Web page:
Email can have incredible return on investment: it’s a low-cost means of getting your products and services in front of the people that could benefit from your products and services. And unlike more traditional marketing techniques, such as direct mail, you can measure its impact in real-time, letting you know what’s working and what isn’t immediately.
So why isn’t everyone on your email list acting on your calls-to-action?
Maybe because your subject lines aren’t demanding that they pay attention to you! Maybe nothing about them is tempting recipients to read them!
Do your emails stand out in a crowd?
As more businesses get on the email marketing bandwagon, you need to work harder to stay ahead of your competitors. That means your emails must stand out in an inbox. Think about your own inbox review process. Do you read all emails from newest to oldest? Scan everything looking for mail from friends, family, the boss? Look at the subject lines that mention you by name? That flag the email as urgent in some way?
Now ask your coworkers, family and friends how they choose what emails to read and which to ignore.
Chances are that they’re looking for different things – maybe emojis, maybe capital letters, maybe exclamation marks – and reviewing what they see in a different way – scanning oldest first, checking the stuff that gets caught up in their filtering rules, looking at unfocused messages or conversational threads.
The subject line needs to grab my attention immediately
We all view our inbox in different ways and have different ways to process what we see. We increase the likelihood of someone seeing and processing our marketing emails if we do things to make them stand out from the sea of messages demanding our attention. And subject lines are critical to that process.
To draw the eye and focus, use one the following techniques to encourage your audience to read your message:
- Personalization: Marie, have you seen this?
- Emojis: ❄️Winter sale starts today! ❄️
- Urgency: Ending today!
- Incentive: Win a free coaching call from me!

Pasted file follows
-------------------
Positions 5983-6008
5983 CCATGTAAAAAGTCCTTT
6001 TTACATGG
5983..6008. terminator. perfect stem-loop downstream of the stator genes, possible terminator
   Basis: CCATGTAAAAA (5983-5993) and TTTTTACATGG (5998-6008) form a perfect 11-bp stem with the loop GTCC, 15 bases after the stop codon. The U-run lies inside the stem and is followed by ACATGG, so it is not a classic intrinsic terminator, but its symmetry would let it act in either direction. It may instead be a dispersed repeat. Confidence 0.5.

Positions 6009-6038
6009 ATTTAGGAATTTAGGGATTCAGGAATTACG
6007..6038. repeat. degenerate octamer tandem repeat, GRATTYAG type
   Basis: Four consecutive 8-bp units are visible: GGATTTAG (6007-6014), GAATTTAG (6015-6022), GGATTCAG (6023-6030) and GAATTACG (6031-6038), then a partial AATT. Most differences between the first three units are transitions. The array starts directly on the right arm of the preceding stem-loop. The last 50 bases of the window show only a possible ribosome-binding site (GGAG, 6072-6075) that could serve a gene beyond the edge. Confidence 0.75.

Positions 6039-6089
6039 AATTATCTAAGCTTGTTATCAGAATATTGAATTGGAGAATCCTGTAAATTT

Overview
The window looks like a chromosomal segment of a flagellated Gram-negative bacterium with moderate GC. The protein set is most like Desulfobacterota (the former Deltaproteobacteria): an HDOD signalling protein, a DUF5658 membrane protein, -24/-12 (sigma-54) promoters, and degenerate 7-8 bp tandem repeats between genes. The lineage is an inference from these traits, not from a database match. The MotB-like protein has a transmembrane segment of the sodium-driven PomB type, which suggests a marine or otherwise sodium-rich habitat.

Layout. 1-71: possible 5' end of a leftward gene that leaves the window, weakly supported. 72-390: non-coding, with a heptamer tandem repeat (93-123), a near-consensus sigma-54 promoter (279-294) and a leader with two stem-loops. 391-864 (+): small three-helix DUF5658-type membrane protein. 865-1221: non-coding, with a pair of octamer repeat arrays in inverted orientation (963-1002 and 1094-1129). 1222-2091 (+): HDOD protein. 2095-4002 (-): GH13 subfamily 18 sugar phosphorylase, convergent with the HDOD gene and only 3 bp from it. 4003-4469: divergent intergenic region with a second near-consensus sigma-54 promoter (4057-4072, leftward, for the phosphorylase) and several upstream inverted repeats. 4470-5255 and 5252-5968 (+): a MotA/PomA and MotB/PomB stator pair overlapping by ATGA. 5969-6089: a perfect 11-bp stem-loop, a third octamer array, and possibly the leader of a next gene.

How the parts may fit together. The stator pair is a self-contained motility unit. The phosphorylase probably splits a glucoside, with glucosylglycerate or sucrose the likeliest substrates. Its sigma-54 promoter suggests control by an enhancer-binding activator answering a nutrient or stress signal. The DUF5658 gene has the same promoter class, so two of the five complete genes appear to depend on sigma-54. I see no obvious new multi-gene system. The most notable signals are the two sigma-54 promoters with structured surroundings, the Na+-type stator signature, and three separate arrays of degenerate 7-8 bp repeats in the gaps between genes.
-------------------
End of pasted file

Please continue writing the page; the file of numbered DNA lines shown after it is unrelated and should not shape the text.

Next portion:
- Question: Do you want to make life better?
- FOMO (Fear Of Missing Out): Last call for savings
- Capitalization: Get it before it’s GONE FOREVER
- Numbers: Save $185 when you act now
- Seasonality: This email is NOT about Halloween
- Unexpected & intriguing: Uh oh…
- Abbreviations: This is too legit to miss!
- Punctuation: [Order now… =)]
There are endless variations and combinations to help your message stand out (make sure your subject line choices align with your brand, business and audience, of course!).
When it works, it’s a thing of beauty
As an email marketer, I see a lot of marketing emails. A LOT. And it takes a really interesting hook to grab my attention long enough to make me stop scrolling and start reading.Here’s a recent great example that popped up in my inbox:
Note the techniques at play here: seasonality, capitalization, numbers, emojis and a variation of an abbreviation (Yo-self) and a great preview (more on that in a moment). Most importantly, it all hangs together well, jumping off the screen at me, thus accomplishing its sole task: getting my attention!
Your subject line needs to grow elbows to shove the competition aside! The attention your audience can devote to checking email is limited – make sure you’re grabbing your share of it! If you don’t, your message will absolutely get swept up in a delete purge, and your chance is lost.
No matter how great your email copy is, how fantastic your offer is, how awesome your business is, if your audience doesn’t notice the message, they’ll miss all of it.
Subject line & teaser: a one-two punch!
A strong subject line can be enhanced and complimented by great preview text, giving your audience just a tiny bit more info about what awaits them in the email. Make use of that space to more tightly grab the reader’s interest.
Here’s a recent email that caught my attention instantly – the timing of the message corresponded beautifully with the preview text:
The sales message wasn’t particularly unusual for my inbox (nor is it particularly unique), but the seasonality of the preview text made it instantly eye-catching. Who wouldn’t like a final Halloween treat? 🎃 Remember: if you don’t specify the preview text to use, your email platform may just use the first line of your email, which may not be up to the task! Always better to specify what you want that preview to be.
Sometimes, you’re just not the right offer at the right time
Email marketing is like any other kind of marketing: the elements may all be there, but still fail to inspire the desired reaction (in this case, to open and act on the message).
Here’s an example of an email that just misses what it intends to do. We see capitalization, numbers (including a code, which is itself an enticement to buy) and repetition of the deal: 20% appears twice, reinforcing your reason to open the message. And yet: blah. Notice that the message is bolded in my inbox: unread and unloved. Despite their best efforts, I didn’t use the code or save 20%. Better luck next time, retailer!
Scan your own inbox and pay close attention to what caught your eye and what didn’t.Could the sender have improved their subject line and preview to better persuade you to act? Or is the offer just not interesting, relevant or appealing right now?
In future blogs, I’ll talk about other key components to a good email campaign, such as the tone to use, segmenting your audience, open rates (aka “what is good?”), testing your email campaign, elements that engage and more.